US Government Timeline

  • Jan 1, 1215

    Magna Carta

    Magna Carta
    This document was the first to limit the powers of an English monarch. It gave people liberties and helped to prevent a tyrannic rule. King John agreed to it.
  • Period: Jan 1, 1215 to

    The Makings Of America

  • Jamestown Settled

    Jamestown Settled
    Jamestown was the first permanent English colony in the Americas. It was established by the Virginia Company of London, which was led by John Smith.
  • Mayflower Compact Written

    Mayflower Compact Written
    The Mayflower Compact was the first document that governed the Plymouth Colony. It was written by Saints fleeing from England to the Americas on the Mayflower to help ensure religious freedom from the King.
  • Petition of Right

    Petition of Right
    Passed by Parliament to lessen the power of the King. It restricted the use of martial law, imprisonment without cause, and non-Parliament taxation.
  • English Bill of Rights

    English Bill of Rights
    Written to limit the power of the monarch. It stated that monarchs could no longer prevent Protestants from bearing arms, create an army, or impose fines or punishments without first consulting and gaining permission from Parliament.
  • Albany Plan of Union

    Albany Plan of Union
    The Plan was proposed by Benjamin Franklin at a meeting in Albany, New York. It was a plan to form a union in the States that levied taxes, regulated Indian trade, and formed both an army and a navy.
  • Stamp Act

    Stamp Act
    Tax imposed by the British monarch on the States. It taxed printed items such as legal documents, playing cards, and newspapers, along with other things.
  • Boston Massacre

    Boston Massacre
    Came as a result of the Townsend Acts. Civilians were protesting British soldiers and threw rocks at them, causing the soldiers to fire into the crowd. 5 people were killed.
  • Boston Tea Party

    Boston Tea Party
    The Tea Party came as a result of the Townshend Acts. Colonists were angry about the taxes put on tea, so they dressed as Indians and threw tea overboard a British ship.
  • Intolerable Acts

    Intolerable Acts
    Passed by Britain as a result of the Boston Tea Party. It closed the Port of Boston, made Massachussetts governed by England, said that trials against royal officials in the States could be conducted on English soil, and allowed soldiers to live in colonist's homes.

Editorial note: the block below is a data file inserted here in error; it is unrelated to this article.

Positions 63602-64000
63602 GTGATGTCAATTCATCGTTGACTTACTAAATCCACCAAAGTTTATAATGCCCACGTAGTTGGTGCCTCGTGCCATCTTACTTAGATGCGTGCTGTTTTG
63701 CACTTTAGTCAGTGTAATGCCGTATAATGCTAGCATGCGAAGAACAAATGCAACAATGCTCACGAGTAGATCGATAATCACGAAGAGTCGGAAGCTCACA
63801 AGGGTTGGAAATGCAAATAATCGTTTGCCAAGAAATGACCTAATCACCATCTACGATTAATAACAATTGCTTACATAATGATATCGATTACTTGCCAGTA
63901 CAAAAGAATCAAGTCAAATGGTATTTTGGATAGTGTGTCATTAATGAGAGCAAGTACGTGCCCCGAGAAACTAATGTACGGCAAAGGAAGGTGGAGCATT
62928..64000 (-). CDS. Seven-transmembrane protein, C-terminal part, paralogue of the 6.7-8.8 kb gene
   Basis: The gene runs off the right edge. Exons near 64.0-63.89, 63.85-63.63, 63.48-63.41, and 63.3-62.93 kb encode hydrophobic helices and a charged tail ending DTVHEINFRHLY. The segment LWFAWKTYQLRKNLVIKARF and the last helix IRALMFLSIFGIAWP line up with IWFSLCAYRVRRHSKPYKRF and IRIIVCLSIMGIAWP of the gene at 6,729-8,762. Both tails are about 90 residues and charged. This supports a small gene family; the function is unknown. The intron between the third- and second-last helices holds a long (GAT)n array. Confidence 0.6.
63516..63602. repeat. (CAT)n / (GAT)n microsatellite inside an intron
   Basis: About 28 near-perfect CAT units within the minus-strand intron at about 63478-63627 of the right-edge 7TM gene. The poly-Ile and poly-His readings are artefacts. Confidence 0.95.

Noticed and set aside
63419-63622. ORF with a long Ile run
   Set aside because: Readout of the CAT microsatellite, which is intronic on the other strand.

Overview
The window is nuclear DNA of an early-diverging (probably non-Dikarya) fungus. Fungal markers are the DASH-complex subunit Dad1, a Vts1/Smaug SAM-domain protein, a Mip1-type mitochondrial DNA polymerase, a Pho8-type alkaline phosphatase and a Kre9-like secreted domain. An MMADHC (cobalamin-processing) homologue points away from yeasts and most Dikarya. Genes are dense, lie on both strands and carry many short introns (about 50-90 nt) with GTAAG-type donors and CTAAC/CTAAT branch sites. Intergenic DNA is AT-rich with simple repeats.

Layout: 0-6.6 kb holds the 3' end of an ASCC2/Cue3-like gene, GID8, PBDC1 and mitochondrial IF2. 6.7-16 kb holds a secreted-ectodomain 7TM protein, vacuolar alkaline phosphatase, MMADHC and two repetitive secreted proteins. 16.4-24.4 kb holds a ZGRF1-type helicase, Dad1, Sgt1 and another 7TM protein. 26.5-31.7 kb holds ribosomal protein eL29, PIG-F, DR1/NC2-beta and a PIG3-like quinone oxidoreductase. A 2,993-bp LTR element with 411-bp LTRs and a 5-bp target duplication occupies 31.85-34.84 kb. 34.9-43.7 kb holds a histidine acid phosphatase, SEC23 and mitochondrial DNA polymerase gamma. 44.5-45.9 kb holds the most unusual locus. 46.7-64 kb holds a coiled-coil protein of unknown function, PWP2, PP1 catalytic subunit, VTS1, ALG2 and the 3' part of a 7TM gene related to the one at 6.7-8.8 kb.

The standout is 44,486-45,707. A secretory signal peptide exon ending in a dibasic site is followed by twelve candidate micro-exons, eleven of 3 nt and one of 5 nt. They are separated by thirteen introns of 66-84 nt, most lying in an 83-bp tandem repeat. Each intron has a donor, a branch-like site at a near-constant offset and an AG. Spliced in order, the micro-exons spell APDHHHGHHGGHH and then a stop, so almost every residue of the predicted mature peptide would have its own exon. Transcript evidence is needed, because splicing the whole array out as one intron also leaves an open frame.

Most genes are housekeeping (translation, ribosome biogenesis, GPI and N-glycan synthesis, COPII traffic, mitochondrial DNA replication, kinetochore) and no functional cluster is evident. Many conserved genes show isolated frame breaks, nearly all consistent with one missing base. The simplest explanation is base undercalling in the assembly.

• First Continental Congress

    First Continental Congress
    Called as a result of the Intolerable Acts. It was made up of 12 of the thirteen States, it didn't include Georgia. It drew up the Declaration of Rights and banned all British imports.
  • American Revolution Begins

    American Revolution Begins
    700 British troops marched to Lexington looking for Patriot leaders. An unknown Colonist fired at them in what became known as "The Shot Heard Around the World" and a battle ensued, thus marking the beginning of the Revolutionary War.
  • Second Continental Congress

    Second Continental Congress
    Started meeting in the summer of 1775 in Philadelphia. They managed the war efforts and eventually adopted the Declaration of Independence.
  • Declaration of Independence

    Declaration of Independence
    A document written by the States that declared their issues with the way that the British monarch ruled. It declared that the states were independent from the tyrannic rule of Britain.
  • Articles of Confederation

    Articles of Confederation
    It established the United States as a confederation of sovereign states and also served as the United States' first Constitution. Writing began in 1776 and it was ratified in 1781.
  • Constitutional Convention

    Constitutional Convention
    Conducted from May 25 through September 17, 1787 in Philadelphia. It addressed problems with governing the US and created the United States Constitution.
  • Connecticut Compromise

    Connecticut Compromise
    Came as a result of the Constitutional Convention. It separated Congress into it's two houses: the House of Representatives and the Senate.